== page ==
What’s Wrong With This Chipotle Commercial?

The song is too sad.
Most of the spot focuses on the negative.
The animation style is weird.
It’s too long.
I don’t know what the product is until the very end.
There’s no strong call-to-action.
Where the hell is the food? You can’t have a food commercial and not show food?
People don’t like to be reminded that their food comes from animals.
Willie Nelson is too old for the target market.
Willie Nelson is too country for the target market.
It reminds us of what’s wrong with things.
It could be for any farm-fresh product.
There’s no voice-over walking us through Chipotle’s philosophy.
The cows in the good half are square. Square reminds me of boxes, which aren’t natural.
The length isn’t good for television, and if we don’t run it on television who’s going to see it?
The farmer is too fat.

I’m sure there are more. What else?

12 thoughts on “What’s Wrong With This Chipotle Commercial?

  1. Animation = kids, and Chipotle isn't really a kids restaurant.

    Could get angry letters from large corporations for portraying them as polluters.

    Starts too slow.

    The farmer in the middle has a mustache. The farmer at the end has a white mustache and glasses. Is this supposed to be the same guy from the beginning? People probably won't get that.

    It might be better to show the problem/solution story if we just showed the solution and not the problem.

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  2. The pigs look like medical capsules in the beginning and they still look that way in the end even though they're in a natural setting during the last half. Shouldn't there be a change in how they look?
    The Chipotle logo is too small on the truck and sign at the end. Make the logo bigger.

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  3. This creative bash is hilarious! Even thought I agree AND disagree with some points made here, I gotta be honest and say I would put this spot in my “book” in a second. I love the track and the animation. Tell me you wouldn't put this in your book?

    But yes, the farmer is too fat, and Willie Nelson is a druggie. 🙂

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  4. To be clear, this spot is brilliant. It's charming. It's perfectly executed.

    I think what Jim's trying to show is that there are always reasons to kill great work. Sally Hogshead said, “Brilliant ideas are fragile. They won't get produced unless everyone in the agency is dedicated to helping them through.” That includes standing together when clients say with all the sincerity of their heart, “I don't know…It's great. But isn't the farmer is too fat? And Willie Nelson is a druggie.”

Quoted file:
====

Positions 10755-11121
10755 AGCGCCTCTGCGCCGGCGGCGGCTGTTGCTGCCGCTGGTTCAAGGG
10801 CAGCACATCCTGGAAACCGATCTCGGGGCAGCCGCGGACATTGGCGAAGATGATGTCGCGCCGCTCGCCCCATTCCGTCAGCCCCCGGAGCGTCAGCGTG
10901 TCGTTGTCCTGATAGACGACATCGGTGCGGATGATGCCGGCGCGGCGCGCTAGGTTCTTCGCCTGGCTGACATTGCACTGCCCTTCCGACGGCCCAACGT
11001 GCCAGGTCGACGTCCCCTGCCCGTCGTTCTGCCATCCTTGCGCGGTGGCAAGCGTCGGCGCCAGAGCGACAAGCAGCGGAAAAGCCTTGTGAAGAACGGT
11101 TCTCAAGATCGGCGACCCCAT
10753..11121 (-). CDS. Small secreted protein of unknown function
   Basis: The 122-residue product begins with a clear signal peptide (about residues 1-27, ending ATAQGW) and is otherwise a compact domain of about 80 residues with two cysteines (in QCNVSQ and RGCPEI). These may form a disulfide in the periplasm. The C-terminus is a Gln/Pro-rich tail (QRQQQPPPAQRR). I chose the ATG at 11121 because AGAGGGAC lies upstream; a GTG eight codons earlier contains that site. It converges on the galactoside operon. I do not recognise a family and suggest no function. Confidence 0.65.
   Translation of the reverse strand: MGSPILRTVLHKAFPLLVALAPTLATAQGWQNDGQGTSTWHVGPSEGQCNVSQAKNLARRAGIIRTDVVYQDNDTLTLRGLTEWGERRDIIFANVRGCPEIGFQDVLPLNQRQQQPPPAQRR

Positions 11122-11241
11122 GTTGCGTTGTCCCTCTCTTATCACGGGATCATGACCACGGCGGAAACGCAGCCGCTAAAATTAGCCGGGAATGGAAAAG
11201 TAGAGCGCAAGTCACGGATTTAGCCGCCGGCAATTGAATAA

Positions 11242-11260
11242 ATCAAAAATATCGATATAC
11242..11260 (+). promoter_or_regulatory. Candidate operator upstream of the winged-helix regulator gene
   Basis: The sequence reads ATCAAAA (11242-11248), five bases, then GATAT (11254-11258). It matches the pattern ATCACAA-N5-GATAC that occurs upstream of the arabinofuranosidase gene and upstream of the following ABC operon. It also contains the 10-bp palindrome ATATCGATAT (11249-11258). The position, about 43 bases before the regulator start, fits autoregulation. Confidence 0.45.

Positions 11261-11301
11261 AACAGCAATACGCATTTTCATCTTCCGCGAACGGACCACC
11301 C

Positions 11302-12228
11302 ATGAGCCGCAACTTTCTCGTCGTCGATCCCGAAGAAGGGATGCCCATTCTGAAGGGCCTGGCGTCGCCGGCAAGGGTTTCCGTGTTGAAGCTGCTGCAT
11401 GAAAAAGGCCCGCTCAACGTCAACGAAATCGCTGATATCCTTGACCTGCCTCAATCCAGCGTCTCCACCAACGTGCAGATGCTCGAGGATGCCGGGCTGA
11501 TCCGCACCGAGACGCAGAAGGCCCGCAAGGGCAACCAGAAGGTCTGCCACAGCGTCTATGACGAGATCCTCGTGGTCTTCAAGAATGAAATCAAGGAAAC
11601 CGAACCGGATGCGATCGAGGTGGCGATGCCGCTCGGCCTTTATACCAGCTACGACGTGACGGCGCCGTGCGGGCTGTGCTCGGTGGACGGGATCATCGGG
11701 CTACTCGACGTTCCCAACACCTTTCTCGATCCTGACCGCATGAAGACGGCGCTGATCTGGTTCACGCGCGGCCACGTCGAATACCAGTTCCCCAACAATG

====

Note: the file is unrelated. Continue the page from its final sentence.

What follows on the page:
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  5. my prof just showed this in class as a great example of viral marketing, im not sure if this spot is being condemned or praised…or that you're doing exactly what Greg above is saying: too many chances for this spot to be killed and yet it wasn't
    I think Willie Nelson might be someone that younger people isn't familiar with but his song was also used in a movie called Wag the Dog, also in a viral sort of way…

    interesting

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  6. The people look fat. We don't want people to think you get fat from eating Chipotle.

    Nobody wants to be preached at or educated. Can't we just do something funny?

    When the tiles flip – where do the animals come from? That doesn't make sense at all. Don't tell me they're coming from China.

    The farmers bashing down the barns, isn't that violent? We don't want people to take to the streets and start pushing down buildings.

    It starts off too slow. That's wasted time — let's just get right to it.

    What's wrong with manufacturing? We need more manufacturing jobs.

    I'm not sure of the gender of the farmer's kid. Is it a girl or a boy? We should decide.

    What if the teamsters think we're down on trucking?

    Is that last truck a Hybrid? We should make sure it's obviously a Hybrid.

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  7. I was following you until you got to the bit about people not seeing it because it's not on TV. I recognize that people still see a majority of their advertising on television and that we in the industry exist in a bubble. But I think given Chipotle's target audience, the idea of a spot that runs online and goes viral isn't a terrible strategy. I'd wager that most of the people who eat at Chipotle are also the kind of people who consume most of their content online these days, which means this not running on TV isn't exactly a terrible notion. Would they have captured a larger audience running it on TV? Sure. But the conceit that nobody would see it because it didn't run on TV is just outdated.

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  8. Anon, you're absolutely correct. Jim was being very sarcastic with this post, as are most of the people who've commented. Jim was trying to show how that great ideas need to be championed because it is very easy it is to kill a brilliant idea with simple-minded objections.

    You are right to say “the conceit that nobody would see it because it didn't run on TV is just outdated.” And you will be surprised at how frequently you have to explain that sentiment to disbelieving clients.

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